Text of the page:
Community nurses will have to vaccinate children aged between six months and five years against swine flu, after a deal could not be reached with GP leaders.
Announcing the latest extension to the swine flu immunisation programme today, the Department of Health said it had “not proved possible” to reach a national agreement with the British Medical Association for GP practices to give the vaccine to under fives.
The DH said it hoped many GPs would still decide to offer the vaccine to under fives but, where this was not the case, PCTs should use alternatives such as their district nursing and health visiting teams. This is in spite of anger in some quarters that nurses are already having to vaccinate housebound patients while GPs pick up payments for it.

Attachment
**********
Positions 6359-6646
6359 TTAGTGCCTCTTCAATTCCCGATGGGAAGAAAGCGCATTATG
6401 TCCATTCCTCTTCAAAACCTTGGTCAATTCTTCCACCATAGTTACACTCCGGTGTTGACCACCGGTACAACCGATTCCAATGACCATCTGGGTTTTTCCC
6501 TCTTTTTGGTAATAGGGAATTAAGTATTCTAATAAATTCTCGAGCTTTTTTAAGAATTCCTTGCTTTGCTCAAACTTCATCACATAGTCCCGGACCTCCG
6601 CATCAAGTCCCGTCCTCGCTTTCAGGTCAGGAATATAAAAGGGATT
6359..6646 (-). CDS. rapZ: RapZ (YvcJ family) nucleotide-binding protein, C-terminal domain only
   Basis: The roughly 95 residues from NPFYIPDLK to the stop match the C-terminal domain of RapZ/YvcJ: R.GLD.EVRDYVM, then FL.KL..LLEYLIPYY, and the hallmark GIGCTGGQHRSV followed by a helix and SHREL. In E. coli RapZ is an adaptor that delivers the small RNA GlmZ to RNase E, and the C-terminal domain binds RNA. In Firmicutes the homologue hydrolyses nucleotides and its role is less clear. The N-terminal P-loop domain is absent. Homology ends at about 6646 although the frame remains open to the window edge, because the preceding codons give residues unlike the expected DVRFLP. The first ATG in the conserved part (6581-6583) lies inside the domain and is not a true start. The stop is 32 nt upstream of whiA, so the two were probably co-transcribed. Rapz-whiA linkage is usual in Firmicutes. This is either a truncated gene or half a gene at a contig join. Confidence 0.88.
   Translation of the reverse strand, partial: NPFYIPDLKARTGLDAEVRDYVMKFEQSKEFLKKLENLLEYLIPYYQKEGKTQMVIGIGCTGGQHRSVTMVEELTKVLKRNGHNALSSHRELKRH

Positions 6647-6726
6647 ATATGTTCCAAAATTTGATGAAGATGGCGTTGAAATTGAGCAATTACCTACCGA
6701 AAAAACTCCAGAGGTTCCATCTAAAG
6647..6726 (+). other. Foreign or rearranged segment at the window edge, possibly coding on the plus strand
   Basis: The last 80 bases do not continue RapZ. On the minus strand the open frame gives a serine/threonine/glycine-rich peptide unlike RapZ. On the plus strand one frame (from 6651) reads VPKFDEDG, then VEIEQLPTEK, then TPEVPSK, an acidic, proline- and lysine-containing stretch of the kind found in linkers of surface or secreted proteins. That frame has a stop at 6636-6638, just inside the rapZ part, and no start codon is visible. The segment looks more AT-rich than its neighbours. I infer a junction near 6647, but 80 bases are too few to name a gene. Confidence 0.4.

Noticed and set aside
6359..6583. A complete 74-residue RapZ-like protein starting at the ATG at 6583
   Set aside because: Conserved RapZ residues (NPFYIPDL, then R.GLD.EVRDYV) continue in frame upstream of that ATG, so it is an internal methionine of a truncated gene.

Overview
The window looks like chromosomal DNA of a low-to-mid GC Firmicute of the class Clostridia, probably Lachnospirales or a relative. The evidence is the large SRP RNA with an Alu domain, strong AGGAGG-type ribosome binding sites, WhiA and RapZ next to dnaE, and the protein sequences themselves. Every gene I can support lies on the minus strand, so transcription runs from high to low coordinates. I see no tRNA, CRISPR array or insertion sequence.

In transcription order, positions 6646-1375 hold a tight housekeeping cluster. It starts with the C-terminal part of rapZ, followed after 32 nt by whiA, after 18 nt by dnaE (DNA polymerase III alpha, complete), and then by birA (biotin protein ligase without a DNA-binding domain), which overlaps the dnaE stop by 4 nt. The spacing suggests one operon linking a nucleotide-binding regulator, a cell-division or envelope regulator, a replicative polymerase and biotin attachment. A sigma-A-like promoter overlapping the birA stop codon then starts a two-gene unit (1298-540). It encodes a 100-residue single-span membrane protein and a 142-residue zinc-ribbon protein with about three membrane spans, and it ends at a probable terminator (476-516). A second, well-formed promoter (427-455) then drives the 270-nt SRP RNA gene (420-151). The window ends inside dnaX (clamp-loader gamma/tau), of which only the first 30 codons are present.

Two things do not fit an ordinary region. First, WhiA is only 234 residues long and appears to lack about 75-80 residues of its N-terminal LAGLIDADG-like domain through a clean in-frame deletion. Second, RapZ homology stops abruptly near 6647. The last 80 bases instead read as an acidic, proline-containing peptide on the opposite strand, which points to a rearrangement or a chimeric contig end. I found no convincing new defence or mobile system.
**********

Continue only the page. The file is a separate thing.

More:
Health secretary Andy Burnham said: “It is disappointing that we have not been able to come to a national agreement with GPs. But we are now getting on with the job and asking local health trusts to put local plans in place so that vaccination of these children can begin seamlessly.”
GPC chair Lawrence Buckman said: “We sincerely wanted to be able to reach a national agreement with the UK governments about a process for vaccinating the under fives against swine flu.
“Unfortunately this has not been possible, because the government would not support adequate measures to help free up staff time,” said Dr Buckman.